Cogs has been placing account directors for years and know all there is to know about what it takes to getting selected for this role. Working in the advertising, digital or marketing sectors, an account director ensures the smooth production of campaigns – from briefing designers and copywriters, to managing budgets and possibly a team of executives.
An account director is primarily responsible for the management of relationships with clients. As the senior point of contact for an agency’s customers, the account director also co-ordinates the resources needed to service projects, builds strategic operational plans and balances the expectations of clients with the execution of creative work.
Often, they will be expected to plan campaigns and successfully develop business accounts creatively and financially, while playing a positive role in an agency’s new business program.
– Taking a lead in clients’ marketing and advertising strategies
– Leading a team to provide the utmost level of client service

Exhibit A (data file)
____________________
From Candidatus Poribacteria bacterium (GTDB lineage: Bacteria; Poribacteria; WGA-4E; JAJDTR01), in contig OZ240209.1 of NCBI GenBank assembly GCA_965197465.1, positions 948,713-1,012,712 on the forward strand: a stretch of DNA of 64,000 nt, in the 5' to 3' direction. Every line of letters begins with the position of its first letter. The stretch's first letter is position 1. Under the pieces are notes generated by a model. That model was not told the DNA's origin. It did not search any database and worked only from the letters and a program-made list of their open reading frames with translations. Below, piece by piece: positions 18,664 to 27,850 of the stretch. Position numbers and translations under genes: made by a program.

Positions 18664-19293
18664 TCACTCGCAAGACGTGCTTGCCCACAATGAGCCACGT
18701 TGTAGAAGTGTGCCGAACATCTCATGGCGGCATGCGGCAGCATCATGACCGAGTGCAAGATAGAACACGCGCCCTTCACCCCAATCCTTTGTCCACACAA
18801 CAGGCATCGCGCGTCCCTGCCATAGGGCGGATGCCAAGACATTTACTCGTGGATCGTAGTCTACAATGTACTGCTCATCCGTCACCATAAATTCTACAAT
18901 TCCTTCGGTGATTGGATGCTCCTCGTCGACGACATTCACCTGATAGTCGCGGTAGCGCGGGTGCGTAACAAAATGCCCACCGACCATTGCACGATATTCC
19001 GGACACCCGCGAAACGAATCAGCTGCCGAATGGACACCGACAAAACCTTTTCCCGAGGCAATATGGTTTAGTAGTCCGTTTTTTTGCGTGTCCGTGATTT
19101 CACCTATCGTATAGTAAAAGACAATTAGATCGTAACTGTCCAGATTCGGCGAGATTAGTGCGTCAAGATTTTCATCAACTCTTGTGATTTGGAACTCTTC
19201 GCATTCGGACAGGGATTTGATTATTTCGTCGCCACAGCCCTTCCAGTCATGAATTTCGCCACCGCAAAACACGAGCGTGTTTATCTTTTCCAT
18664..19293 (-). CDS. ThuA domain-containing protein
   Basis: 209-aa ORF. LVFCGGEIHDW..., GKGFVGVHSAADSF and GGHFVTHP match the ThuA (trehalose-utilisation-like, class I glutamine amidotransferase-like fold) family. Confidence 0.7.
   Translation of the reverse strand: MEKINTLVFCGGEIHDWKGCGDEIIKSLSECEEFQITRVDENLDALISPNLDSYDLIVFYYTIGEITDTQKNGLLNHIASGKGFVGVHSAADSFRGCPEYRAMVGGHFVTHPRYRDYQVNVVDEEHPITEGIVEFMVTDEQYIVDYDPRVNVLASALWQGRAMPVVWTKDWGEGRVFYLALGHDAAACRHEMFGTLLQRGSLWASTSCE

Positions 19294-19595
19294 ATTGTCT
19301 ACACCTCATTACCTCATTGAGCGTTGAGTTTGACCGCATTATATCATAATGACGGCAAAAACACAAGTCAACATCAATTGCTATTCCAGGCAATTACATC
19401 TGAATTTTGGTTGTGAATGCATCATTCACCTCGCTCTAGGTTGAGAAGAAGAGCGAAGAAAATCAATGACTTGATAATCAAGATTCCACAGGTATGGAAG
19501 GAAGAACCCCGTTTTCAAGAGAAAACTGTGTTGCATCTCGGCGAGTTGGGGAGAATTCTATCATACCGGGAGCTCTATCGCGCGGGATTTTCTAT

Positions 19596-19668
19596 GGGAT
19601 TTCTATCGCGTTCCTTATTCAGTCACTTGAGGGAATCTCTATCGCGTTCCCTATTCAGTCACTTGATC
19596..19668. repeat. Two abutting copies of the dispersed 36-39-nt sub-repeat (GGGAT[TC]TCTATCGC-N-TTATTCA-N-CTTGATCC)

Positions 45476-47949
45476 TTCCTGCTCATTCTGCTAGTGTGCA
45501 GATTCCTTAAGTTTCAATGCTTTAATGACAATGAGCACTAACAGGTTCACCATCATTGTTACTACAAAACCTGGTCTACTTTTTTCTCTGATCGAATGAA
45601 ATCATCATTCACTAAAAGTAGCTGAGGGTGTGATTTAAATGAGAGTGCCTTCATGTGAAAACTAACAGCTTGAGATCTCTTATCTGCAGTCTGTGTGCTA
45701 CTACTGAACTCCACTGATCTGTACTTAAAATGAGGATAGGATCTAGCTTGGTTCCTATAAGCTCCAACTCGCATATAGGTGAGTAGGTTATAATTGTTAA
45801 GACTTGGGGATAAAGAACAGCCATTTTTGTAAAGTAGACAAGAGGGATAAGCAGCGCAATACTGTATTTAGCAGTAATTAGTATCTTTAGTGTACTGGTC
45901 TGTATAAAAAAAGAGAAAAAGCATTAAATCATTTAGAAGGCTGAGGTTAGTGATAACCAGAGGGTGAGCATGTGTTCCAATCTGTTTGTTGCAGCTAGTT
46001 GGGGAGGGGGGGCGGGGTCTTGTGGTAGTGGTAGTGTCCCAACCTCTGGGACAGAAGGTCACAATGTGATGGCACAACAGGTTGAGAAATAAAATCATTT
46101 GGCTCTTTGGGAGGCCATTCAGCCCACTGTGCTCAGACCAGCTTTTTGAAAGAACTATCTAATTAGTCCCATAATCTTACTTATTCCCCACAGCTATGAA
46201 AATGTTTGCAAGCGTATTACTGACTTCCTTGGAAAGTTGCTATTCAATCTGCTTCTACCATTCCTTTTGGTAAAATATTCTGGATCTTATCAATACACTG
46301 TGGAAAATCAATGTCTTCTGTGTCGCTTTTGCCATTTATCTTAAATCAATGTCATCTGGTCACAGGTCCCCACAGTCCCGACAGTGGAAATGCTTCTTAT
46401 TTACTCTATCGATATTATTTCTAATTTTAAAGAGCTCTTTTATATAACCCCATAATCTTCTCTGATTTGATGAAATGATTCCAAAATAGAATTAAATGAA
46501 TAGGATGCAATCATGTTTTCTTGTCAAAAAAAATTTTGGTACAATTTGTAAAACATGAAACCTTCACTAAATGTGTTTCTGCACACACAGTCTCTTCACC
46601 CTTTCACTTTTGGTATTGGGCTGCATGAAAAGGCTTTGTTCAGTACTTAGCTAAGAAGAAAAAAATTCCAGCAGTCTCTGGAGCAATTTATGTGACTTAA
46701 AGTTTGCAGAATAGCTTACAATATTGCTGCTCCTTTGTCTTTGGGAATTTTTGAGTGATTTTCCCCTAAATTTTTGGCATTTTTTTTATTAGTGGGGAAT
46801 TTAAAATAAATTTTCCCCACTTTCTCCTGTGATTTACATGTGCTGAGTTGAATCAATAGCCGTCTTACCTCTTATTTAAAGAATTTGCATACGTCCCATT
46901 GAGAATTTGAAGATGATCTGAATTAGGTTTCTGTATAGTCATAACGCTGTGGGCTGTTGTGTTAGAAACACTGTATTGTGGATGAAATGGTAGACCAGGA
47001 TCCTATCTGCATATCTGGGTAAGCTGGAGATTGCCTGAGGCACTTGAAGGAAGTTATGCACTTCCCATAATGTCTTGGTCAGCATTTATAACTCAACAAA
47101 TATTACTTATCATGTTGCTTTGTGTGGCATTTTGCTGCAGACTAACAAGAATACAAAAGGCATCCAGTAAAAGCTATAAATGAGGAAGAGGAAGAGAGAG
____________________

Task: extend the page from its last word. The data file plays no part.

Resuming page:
– Liaising with clients at a senior level on a day-to-day basis
– Promoting the expansion of business with existing clients
– Working with other senior managers to generate new accounts
– Completing projects to a specific schedule and within an agreed budget
– Using your skills to push clients, and the agency, creatively and strategically
Every agency will be looking for different skill sets, so an account director needs a wide range of abilities. These include:
- Significant experience in professional client relationship management
- A background in advertising, design or marketing
- The ability to plan and strategize at a senior level
- A persuasive and confident approach to creative projects
- Excellent written and oral communication skills
- Effective team management capabilities
- A keen attention to detail and budgetary restraints
- Full awareness of creative processes and techniques – including digital platforms
On the whole, this is an office-based role and you will spend time in meetings and briefings, as well as remaining in close contact with key clients. Occasional travel is usually required for client visits, new business presentations, planning and brief taking. Although your commitment will tend to be standard office hours, deadlines or the demands of a client may see you working early or late to ensure continued success.